For the purpose of treaty-making, the federal government has extended false national recognition to native communities or groups of native communities (i.e., First Nations). The resulting treaty process began with the James Bay Cree (1975). This treat allowed for the development of a mega-project to produce hydro-electric power for Boston investors. From there, the native communities of northern Quebec reached agreement, followed by the native communities of the entire north (i.e., Nunavut). The treaty process, now, has on board many native communities of the south, some of whom have already signed. In BC, this includes the Nishga’a (2000), the Maa-nulth of Vancouver Island and the Tsawwassen. The Tsawwassen agreement is allowing for Robert’s Bank with, mainly, Jimmy Pattison’s investment to become the largest coal export terminal in the world. The natives of almost one-half of Canada’s land area have signed comprehensive treaties. This provides much “certainty” for investors. In comprehensive treaties, legal recognition of native, pre-contact, heritage is extinguished along with their post-Confederation identity.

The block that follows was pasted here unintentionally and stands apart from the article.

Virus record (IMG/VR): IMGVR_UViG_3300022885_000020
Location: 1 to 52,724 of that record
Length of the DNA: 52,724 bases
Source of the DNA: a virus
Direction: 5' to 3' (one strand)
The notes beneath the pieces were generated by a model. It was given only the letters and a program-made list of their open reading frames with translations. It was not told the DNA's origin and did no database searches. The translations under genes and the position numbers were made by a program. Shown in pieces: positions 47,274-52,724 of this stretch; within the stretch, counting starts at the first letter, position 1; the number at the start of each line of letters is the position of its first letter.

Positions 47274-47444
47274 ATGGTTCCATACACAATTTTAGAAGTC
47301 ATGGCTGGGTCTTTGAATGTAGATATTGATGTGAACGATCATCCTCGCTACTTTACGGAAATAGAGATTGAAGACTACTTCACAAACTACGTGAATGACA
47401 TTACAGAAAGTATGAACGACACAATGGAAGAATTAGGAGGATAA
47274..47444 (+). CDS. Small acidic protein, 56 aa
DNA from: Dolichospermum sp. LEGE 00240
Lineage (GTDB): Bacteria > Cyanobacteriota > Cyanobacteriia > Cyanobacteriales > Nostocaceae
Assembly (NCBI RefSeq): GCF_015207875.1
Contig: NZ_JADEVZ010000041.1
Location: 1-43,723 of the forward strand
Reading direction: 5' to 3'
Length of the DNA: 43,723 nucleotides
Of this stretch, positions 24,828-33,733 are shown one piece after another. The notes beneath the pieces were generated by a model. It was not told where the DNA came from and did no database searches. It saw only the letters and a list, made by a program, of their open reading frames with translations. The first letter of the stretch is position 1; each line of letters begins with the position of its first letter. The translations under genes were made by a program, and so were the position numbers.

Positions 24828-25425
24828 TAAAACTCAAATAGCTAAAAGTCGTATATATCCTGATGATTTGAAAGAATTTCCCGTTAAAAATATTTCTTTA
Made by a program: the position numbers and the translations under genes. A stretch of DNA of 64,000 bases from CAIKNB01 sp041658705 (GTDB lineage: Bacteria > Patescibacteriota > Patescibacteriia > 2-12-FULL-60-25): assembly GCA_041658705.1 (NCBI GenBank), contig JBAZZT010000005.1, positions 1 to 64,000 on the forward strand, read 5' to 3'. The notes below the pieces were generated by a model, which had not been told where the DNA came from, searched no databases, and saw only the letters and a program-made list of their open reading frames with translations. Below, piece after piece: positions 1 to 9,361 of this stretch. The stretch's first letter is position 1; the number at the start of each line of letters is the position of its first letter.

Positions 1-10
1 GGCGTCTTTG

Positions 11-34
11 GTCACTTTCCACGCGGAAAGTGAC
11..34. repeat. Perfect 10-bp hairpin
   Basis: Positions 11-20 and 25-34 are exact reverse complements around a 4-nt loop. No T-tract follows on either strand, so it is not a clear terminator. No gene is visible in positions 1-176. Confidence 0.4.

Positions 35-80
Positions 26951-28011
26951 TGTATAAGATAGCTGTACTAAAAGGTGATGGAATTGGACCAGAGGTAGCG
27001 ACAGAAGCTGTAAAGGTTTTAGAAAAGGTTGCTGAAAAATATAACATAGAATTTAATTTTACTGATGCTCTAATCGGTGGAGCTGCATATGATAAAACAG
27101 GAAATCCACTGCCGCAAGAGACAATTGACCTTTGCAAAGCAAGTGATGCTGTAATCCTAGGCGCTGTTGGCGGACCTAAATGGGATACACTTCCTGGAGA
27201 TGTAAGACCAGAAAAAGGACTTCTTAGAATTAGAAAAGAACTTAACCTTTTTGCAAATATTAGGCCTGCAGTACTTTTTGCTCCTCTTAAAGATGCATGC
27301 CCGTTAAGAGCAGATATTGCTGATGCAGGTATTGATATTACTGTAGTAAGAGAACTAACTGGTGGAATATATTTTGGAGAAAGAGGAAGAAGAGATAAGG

If treaties are made between nations, what, ten, are these agreements being made between Canada and native communities? They are, effectively, agreements forced upon parts of the native internal colony in order to secure their members’ compliance in the renunciation of Canadian Indian nationality, and the annexation of their land by Canada. Indian nationalists can see that the incorporation of native communities into a Canadian, municipal, or territorial jurisdiction is wrong. Some Indian nationalists, however, find themselves on side with the federal government in wanting to abolish the Indian Act. Strategically, it is true, the Indian Act should be done away with. Tactically, however, the Indian Act should be defended because, at this time, the federal government is trying to deprive Indians of ther identity in order to put Indians in an even weaker position tan that existing in the colonial relationship. The defense of the Indian Act is a necessary tactical retreat from the massive federal government initiative that the comprehensive treaty process represents. What is important is that the identity and unity of the people be salvaged under the present political attack.